Recent actions by the Federal Housing Finance Agency (FHFA) indicate that the Agency is placing an increased emphasis on the clearing out of Fannie Mae's and Freddie Mac's seriously delinquent loan portfolios and steering more borrowers toward foreclosure prevention and loss mitigation actions, using foreclosure only as an absolute last resort.
In early March, FHFA announced enhanced requirements for the sales of non-performing loans owned or backed by the GSEs. The new requirements state that servers must offer a "waterfall of resolution tactics" that include a short sale, deed-in-lieu of foreclosure, or loan modification before resorting to foreclosure, and requiring bidders for the loans to demonstrate a successful record of loan resolution through foreclosure alternatives.
FHFA Director Mel Watt said that he believed the enhanced requirements combined with the GSEs' non-performing loans (NPL) sales will "result in more favorable outcomes for borrowers and local communities" and will also reduce the losses to the GSEs and taxpayers. Fannie Mae and Freddie Mac have been under FHFA's conservatorship since 2008, when they required a $188 billion bailout to stay afloat. The enhanced rules also encourage servicers to sell REO or foreclosed properties to a non-profit or to someone who will occupy the property as a primary residence.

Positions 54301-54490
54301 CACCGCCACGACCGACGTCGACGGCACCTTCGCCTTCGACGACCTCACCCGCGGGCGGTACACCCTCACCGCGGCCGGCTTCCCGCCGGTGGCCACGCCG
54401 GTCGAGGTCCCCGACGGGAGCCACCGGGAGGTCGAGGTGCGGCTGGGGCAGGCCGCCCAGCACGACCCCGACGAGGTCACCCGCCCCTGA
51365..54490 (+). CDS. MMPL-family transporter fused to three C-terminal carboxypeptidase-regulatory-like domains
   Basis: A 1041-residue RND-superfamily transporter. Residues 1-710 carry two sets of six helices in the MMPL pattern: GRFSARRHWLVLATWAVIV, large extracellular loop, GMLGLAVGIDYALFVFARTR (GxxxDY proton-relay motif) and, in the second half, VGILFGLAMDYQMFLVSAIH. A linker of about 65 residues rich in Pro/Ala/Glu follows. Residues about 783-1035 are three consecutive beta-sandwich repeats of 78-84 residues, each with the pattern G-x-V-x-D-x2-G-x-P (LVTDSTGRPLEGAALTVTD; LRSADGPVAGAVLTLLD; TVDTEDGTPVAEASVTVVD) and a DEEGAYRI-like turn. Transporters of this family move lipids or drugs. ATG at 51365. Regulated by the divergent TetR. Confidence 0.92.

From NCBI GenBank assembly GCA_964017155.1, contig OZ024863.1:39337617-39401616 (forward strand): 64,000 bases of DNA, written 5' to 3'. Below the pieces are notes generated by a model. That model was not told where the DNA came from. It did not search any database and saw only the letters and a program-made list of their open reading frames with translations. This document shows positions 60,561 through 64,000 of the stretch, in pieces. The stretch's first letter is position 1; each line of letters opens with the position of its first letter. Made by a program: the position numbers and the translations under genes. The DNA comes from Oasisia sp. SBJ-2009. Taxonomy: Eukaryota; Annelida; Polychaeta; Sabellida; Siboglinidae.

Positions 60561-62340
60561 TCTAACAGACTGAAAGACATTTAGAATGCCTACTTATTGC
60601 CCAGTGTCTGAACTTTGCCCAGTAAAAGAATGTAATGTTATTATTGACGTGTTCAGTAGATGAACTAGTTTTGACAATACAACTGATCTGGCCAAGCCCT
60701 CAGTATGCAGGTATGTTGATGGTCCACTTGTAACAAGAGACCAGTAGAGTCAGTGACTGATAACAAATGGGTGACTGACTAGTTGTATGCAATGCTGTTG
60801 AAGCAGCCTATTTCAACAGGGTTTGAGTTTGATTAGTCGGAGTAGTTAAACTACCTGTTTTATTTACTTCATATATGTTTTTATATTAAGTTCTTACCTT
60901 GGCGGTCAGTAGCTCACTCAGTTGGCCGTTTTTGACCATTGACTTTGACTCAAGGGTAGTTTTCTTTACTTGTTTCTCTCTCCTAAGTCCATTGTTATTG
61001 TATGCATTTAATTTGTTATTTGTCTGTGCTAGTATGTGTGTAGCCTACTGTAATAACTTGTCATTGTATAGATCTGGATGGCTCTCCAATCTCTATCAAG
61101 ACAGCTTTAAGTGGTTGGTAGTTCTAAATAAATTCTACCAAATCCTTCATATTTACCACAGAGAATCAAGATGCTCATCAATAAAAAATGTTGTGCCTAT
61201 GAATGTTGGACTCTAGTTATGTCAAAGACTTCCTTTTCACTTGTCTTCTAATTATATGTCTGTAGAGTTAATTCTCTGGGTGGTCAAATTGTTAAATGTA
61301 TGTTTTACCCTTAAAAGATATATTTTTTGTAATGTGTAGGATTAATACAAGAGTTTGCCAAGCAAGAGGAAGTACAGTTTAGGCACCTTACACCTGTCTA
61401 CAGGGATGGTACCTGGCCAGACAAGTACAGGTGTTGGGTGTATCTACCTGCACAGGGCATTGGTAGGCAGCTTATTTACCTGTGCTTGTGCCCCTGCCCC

Both GSEs amassed a backlog of seriously delinquent loans amid massive numbers of defaults in the run-up to the financial crisis and have been working to clear them out ever since. The numbers are steadily declining – both Enterprises reported their lowest level of seriously delinquent mortgage loans since the last decade. Both Fannie Mae and Freddie Mac reported a seriously delinquent loan rate of 1.86 percent for February; Fannie Mae's rate has declined month-over-month for 38 straight months now. Freddie Mac's rate was the lowest in nine years.
To the end of clearing out the GSEs' non-performing loan portfolios, Freddie Mac made its first sale of 2015 in early March when it auctioned off 1,975 NPLs with an aggregate unpaid balance of $392 million. Last year, Freddie Mac made its first sale of NPLs when it sold a bundle with an aggregate UPB of $596 million.
While Freddie Mac's financial report for 2014 indicated that the GSE has helped 1.07 million borrowers avoid foreclosure since 2009, the number has been steadily declining annually since peaking at 275,000 in 2010 at the height of the foreclosure wave. In 2014, Freddie Mac helped 120,000 homeowners avoid foreclosure with either a loan modification, forbearance agreement, repayment plan, or short sale/deed-in-lieu of foreclosure. Granted, foreclosure numbers are not near what they were in 2010, but the government has indicated that there are many borrowers out there who could be taking advantage of loss mitigation programs who are not.